The six most commonly found elements in living things are carbon, hydrogen, nitrogen, oxygen, phosphorus and sulfur. These elements make up the bulk of organic material; however, only about 25 elements are necessary for life.
Hydrogen is the most abundant element in organic materials as it makes up 59 percent of cells. Oxygen makes up 24 percent, while carbon and nitrogen make up 11 percent and 4 percent, respectively. Together, phosphorus and sulfur account for about 2 percent of elements in cells. Humans are made up mostly of hydrogen, oxygen, carbon and nitrogen as these elements account for 96 percent of the cells in the body.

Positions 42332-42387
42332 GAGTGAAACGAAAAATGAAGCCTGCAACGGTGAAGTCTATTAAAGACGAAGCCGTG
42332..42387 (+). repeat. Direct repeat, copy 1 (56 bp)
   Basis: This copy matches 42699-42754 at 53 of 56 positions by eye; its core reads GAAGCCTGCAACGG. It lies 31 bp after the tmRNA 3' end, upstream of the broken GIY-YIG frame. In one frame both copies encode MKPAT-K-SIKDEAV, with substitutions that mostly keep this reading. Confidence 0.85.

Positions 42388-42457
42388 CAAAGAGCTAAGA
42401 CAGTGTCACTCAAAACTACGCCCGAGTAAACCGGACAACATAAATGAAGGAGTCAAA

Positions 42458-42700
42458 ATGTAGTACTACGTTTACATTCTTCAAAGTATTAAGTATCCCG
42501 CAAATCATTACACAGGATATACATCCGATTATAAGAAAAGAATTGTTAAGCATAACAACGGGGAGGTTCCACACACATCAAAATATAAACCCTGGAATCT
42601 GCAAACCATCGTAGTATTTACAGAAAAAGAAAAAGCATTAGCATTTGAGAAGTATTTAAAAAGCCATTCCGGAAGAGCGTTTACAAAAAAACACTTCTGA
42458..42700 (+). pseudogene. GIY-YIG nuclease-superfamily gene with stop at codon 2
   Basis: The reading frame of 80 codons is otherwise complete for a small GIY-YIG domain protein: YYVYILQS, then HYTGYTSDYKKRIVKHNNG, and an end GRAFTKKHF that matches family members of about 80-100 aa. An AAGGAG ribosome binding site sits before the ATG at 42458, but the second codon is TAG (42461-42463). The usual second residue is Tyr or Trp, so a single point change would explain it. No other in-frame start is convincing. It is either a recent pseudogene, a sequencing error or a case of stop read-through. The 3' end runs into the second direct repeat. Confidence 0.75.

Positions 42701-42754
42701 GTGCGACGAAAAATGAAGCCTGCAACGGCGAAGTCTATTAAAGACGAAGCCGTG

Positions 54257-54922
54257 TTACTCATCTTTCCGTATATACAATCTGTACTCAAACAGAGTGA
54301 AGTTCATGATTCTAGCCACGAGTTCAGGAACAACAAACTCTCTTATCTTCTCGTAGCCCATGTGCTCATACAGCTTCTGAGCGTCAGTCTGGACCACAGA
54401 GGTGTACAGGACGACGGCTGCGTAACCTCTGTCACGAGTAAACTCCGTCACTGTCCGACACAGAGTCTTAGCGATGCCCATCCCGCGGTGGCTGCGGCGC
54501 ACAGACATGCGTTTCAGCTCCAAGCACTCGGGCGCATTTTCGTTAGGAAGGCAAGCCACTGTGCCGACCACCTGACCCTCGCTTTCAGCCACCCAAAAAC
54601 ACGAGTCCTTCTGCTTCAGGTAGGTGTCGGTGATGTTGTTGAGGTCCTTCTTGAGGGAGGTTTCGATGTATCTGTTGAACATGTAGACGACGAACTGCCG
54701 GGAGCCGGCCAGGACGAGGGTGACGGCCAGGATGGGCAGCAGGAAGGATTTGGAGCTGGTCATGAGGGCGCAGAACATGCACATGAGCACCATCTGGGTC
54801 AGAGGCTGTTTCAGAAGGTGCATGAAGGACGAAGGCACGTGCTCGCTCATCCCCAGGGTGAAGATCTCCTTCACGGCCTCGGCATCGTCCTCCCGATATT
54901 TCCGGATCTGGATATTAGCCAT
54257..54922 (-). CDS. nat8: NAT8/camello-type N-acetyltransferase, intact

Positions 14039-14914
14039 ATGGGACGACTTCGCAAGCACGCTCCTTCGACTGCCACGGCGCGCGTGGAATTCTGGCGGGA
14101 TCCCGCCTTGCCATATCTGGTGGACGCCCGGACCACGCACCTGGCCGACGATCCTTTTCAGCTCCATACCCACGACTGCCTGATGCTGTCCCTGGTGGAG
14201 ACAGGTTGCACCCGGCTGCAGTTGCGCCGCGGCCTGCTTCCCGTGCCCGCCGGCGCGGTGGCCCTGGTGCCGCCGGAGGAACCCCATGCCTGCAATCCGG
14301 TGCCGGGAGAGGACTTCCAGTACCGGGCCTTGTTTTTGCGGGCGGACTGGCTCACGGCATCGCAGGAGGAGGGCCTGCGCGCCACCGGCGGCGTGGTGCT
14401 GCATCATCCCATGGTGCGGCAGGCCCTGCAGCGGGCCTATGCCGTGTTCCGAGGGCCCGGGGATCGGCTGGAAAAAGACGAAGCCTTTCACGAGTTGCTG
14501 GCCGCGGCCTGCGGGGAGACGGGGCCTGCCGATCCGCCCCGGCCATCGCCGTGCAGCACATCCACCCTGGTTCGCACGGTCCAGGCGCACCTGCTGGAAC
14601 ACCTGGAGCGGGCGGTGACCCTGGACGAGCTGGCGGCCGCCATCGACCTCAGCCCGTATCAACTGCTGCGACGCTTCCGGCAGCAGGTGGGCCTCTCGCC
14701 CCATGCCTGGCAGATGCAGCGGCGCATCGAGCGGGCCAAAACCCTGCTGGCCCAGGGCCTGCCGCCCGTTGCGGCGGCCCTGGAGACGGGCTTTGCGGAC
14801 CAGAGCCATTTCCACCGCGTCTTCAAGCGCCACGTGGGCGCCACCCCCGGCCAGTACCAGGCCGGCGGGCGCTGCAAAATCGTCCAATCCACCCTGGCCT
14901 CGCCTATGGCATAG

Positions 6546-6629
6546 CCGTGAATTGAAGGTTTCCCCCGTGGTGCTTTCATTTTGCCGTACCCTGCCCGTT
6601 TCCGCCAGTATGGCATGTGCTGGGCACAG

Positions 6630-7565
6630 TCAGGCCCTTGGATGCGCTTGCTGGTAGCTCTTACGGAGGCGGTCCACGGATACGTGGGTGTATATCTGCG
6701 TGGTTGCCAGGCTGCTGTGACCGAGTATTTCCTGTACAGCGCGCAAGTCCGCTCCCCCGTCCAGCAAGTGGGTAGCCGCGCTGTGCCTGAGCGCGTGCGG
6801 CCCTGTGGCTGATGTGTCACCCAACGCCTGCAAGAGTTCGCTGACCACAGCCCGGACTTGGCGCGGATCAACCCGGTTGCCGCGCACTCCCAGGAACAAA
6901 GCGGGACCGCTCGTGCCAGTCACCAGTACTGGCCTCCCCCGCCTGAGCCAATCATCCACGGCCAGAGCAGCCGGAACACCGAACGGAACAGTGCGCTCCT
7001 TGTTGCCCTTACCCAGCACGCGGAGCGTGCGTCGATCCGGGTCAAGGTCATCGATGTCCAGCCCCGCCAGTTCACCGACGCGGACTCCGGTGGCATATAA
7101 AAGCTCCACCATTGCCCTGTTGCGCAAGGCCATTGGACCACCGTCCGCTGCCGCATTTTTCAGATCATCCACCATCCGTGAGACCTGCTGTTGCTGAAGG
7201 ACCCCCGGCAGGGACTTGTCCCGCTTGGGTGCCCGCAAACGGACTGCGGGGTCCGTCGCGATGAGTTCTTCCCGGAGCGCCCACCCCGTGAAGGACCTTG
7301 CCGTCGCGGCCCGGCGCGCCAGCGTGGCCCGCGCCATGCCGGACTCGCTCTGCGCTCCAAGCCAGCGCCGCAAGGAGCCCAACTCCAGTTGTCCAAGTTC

Other important elements in the body include calcium, potassium, sodium, chlorine, magnesium, iron, fluorine, zinc, copper, iodine, selenium, chromium, manganese, molybdenum and cobalt. The body takes in many of these elements through diet and multivitamins, and each has an important function in the body. Calcium, for instance, strengthens bones, but it also helps with contracting muscles and regulating proteins, while fluorine helps maintain healthy teeth. Sodium assists the body with sending electrical signals. Iron is essential because it carries oxygen in the blood to different parts of the body. Zinc helps to maintain the consistency of genes.